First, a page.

Average pay (per hour) for top cities:

Los Angeles, CA: $36
San Francisco, CA: $34
San Diego, CA: $33
Portland, OR: $31.50
Las Vegas, NV: $30
Seattle, WA: $29
Phoenix, AZ: $29
Boise, ID: $25
Salt Lake City, UT: $24

Source: Nurse Zone

What nurses are saying about working in top cities:

Portland, OR:

“Portland is saturated with new grads. It takes most people several months to find something, and many of my classmates are moving out of town to find work. I think if you can move to a more rural area, your chances would be better to get a job faster. Quite a few of the recent grads from our school have gone the SNF route, hoping to break into hospital nursing eventually. However, if you don’t have your BSN, as a new grad, chances are slim at getting hired in a hospital here.” - pdxmomazon

“Kaiser West is supposed to open in August 2013. Hopefully more positions will open up then.” - tritons09

Los Angeles, CA:

“If you can, get 2 years experience before moving here. Or at the very least, do not move here unless you have an official job offer in hand. The job market is also tight for experienced nurses as well, and for some places a year may not cut it. Best of luck.” - meriwhen

“Job outlook in LA is bleak. Better than NoCal, but still bleak. CHLA new grad residents start in high $20s. UCLA is $30-ish for their new grad residents. So, assuming you come to LA with a year experience under your belt, you could expect more than $30ish.” –  perioddrama

San Diego, CA:

“San Diego is a great market! I’m a case manager at Scripps here and hire approx 4-5 new grads a week. Nobody should become a nurse to get rich. We work in a field where battling against the odds is no stranger to us. California does have a little tougher time with hiring nurses faster than EVERY other state but this is due to the very large budget deficit that prevents millions in grants to hospitals. I would encourage you to pursue.” - Murseman83

“It is an absolutely terrible job market for new grads in all of SoCal. I’ve heard San Diego and San Francisco are the hardest to find jobs. The job market has been bad for at least 5 years so there is no way to guess when it may get better. If you want a new grad nursing job you will have to search high and low and make it your full time job. I applied for about 150 jobs in 6 months before I got hired, 7 months after I got my license and my commute totally sucks and the pay is just okay.” - SoCalGalRN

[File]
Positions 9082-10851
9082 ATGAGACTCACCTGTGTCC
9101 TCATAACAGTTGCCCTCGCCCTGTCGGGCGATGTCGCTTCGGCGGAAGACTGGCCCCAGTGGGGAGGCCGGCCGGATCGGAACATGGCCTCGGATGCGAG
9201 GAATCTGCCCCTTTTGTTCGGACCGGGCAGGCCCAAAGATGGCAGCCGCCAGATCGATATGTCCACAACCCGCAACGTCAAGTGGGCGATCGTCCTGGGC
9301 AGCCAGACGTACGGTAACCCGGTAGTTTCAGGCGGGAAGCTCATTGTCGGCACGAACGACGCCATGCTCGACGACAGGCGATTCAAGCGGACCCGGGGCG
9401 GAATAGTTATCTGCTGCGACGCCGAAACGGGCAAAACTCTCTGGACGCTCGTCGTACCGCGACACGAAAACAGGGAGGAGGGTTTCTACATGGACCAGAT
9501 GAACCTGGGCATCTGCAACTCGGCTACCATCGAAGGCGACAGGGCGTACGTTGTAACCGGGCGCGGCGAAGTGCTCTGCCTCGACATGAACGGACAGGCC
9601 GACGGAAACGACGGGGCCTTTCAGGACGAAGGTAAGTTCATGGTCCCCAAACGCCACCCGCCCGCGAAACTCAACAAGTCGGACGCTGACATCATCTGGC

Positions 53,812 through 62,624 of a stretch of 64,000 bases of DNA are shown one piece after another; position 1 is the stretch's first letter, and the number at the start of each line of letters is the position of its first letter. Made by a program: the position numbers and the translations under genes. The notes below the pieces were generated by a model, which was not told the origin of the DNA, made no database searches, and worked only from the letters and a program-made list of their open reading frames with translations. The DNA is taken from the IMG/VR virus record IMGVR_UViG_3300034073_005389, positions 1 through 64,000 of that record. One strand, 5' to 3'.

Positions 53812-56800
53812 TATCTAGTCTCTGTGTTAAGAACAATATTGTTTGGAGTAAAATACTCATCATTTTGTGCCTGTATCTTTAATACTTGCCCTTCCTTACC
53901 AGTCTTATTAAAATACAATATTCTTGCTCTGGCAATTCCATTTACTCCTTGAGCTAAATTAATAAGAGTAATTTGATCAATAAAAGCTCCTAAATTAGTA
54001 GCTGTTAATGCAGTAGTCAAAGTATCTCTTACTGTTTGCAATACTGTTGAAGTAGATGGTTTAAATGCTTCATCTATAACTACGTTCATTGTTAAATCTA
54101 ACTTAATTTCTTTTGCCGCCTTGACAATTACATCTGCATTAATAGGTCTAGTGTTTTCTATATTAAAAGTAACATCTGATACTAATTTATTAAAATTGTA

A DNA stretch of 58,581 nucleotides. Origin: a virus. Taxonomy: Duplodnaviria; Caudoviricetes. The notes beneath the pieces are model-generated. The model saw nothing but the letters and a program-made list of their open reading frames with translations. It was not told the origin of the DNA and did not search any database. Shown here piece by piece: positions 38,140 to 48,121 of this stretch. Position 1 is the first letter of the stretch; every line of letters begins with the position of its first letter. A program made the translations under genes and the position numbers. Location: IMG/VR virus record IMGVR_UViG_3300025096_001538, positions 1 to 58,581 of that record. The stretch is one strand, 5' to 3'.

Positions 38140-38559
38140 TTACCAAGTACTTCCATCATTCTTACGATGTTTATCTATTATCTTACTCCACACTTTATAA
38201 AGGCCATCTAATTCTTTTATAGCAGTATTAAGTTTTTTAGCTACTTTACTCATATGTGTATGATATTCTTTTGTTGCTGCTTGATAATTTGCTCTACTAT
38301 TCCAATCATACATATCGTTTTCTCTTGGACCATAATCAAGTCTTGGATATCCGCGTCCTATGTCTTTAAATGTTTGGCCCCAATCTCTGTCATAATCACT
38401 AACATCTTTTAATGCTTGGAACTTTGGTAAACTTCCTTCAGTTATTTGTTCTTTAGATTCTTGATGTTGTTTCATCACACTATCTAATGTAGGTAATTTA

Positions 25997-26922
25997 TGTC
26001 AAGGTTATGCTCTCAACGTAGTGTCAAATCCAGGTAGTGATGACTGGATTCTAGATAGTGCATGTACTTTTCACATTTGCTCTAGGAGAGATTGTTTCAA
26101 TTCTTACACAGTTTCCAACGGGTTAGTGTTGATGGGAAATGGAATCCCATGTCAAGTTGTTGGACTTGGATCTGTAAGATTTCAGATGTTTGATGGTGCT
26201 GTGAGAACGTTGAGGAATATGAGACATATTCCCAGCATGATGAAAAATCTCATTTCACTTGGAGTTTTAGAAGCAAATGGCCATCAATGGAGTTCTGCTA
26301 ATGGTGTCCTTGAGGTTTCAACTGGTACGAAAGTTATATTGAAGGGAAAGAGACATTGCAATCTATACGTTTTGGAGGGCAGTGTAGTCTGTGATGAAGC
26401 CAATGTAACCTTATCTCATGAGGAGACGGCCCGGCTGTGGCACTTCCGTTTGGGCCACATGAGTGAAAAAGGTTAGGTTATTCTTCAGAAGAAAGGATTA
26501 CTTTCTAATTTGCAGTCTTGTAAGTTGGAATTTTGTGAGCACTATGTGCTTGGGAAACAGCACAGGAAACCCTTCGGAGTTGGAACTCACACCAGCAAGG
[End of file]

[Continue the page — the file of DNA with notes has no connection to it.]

San Francisco, CA:

“According to students who graduated from my school last year, you can make anywhere from $38-$44/hr. My friend who has been working for Kaiser for 3 years made $97K last year. That’s partly why it’s so hard to get a job as a new grad here! I graduate this year and it is SO frustrating to think that those of us who have our lives here and went to school here may not get jobs. New grad programs are smaller or non-existent. It used to be that the place you precepted would hire you but so many hospitals/units are on hiring freezes that they aren’t even looking at new grads. I know people who graduated last summer who still haven’t found work; some moved to southern California.” - lovethepeople

“I’m a new grad who was fortunate enough to find an RN position at a hospital here in the Bay Area. I’m per diem, hourly wage is $62/hr, no benefits (I buy my own private health insurance). I’m only scheduled 4 days/week and get cancelled A LOT because I have the least seniority. Just to give you an idea, during orientation, when I actually did work 36 hours/week, I was taxed almost $3K per month, federal and state income taxes. That’s 3x what I pay rent, for a studio apartment! So yeah, I know it seems like a lot, but in reality you get taxed SO much it’s probably pretty comparable to other areas in terms of take home pay relative to cost of living. The sunshine sure is nice, and the Mediterranean climate, but it does come at a premium!” - shelbel

Las Vegas, NV: